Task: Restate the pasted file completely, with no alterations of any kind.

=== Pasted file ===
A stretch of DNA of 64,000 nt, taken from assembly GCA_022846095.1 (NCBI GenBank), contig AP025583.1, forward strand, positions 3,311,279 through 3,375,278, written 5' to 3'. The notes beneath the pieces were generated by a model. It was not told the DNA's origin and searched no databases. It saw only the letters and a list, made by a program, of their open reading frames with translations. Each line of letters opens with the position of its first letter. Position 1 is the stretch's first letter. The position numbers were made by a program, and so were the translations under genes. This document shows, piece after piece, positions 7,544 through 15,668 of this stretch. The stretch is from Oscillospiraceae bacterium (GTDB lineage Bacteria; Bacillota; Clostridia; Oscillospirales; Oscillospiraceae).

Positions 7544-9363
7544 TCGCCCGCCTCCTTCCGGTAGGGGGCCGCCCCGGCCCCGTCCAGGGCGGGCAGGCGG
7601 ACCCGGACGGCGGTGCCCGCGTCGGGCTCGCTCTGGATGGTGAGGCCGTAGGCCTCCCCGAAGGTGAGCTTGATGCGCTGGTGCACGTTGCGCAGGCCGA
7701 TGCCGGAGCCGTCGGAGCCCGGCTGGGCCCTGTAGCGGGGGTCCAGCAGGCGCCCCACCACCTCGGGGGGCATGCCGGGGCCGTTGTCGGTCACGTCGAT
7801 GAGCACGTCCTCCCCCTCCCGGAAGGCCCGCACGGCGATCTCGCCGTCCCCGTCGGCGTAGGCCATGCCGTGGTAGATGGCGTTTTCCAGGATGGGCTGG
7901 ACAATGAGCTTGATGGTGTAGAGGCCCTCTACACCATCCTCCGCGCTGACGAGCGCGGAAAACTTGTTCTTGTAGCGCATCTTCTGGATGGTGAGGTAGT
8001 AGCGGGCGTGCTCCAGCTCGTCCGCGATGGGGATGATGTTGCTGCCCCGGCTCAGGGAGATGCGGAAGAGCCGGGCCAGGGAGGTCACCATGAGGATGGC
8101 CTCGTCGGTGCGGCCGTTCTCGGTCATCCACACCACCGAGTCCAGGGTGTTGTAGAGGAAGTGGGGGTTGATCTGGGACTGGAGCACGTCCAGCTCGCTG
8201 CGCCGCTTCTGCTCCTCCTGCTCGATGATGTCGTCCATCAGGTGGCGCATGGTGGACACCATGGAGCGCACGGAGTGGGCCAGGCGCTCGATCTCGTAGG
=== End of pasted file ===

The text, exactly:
A stretch of DNA of 64,000 nt, taken from assembly GCA_022846095.1 (NCBI GenBank), contig AP025583.1, forward strand, positions 3,311,279 through 3,375,278, written 5' to 3'. The notes beneath the pieces were generated by a model. It was not told the DNA's origin and searched no databases. It saw only the letters and a list, made by a program, of their open reading frames with translations. Each line of letters opens with the position of its first letter. Position 1 is the stretch's first letter. The position numbers were made by a program, and so were the translations under genes. This document shows, piece after piece, positions 7,544 through 15,668 of this stretch. The stretch is from Oscillospiraceae bacterium (GTDB lineage Bacteria; Bacillota; Clostridia; Oscillospirales; Oscillospiraceae).

Positions 7544-9363
7544 TCGCCCGCCTCCTTCCGGTAGGGGGCCGCCCCGGCCCCGTCCAGGGCGGGCAGGCGG
7601 ACCCGGACGGCGGTGCCCGCGTCGGGCTCGCTCTGGATGGTGAGGCCGTAGGCCTCCCCGAAGGTGAGCTTGATGCGCTGGTGCACGTTGCGCAGGCCGA
7701 TGCCGGAGCCGTCGGAGCCCGGCTGGGCCCTGTAGCGGGGGTCCAGCAGGCGCCCCACCACCTCGGGGGGCATGCCGGGGCCGTTGTCGGTCACGTCGAT
7801 GAGCACGTCCTCCCCCTCCCGGAAGGCCCGCACGGCGATCTCGCCGTCCCCGTCGGCGTAGGCCATGCCGTGGTAGATGGCGTTTTCCAGGATGGGCTGG
7901 ACAATGAGCTTGATGGTGTAGAGGCCCTCTACACCATCCTCCGCGCTGACGAGCGCGGAAAACTTGTTCTTGTAGCGCATCTTCTGGATGGTGAGGTAGT
8001 AGCGGGCGTGCTCCAGCTCGTCCGCGATGGGGATGATGTTGCTGCCCCGGCTCAGGGAGATGCGGAAGAGCCGGGCCAGGGAGGTCACCATGAGGATGGC
8101 CTCGTCGGTGCGGCCGTTCTCGGTCATCCACACCACCGAGTCCAGGGTGTTGTAGAGGAAGTGGGGGTTGATCTGGGACTGGAGCACGTCCAGCTCGCTG
8201 CGCCGCTTCTGCTCCTCCTGCTCGATGATGTCGTCCATCAGGTGGCGCATGGTGGACACCATGGAGCGCACGGAGTGGGCCAGGCGCTCGATCTCGTAGG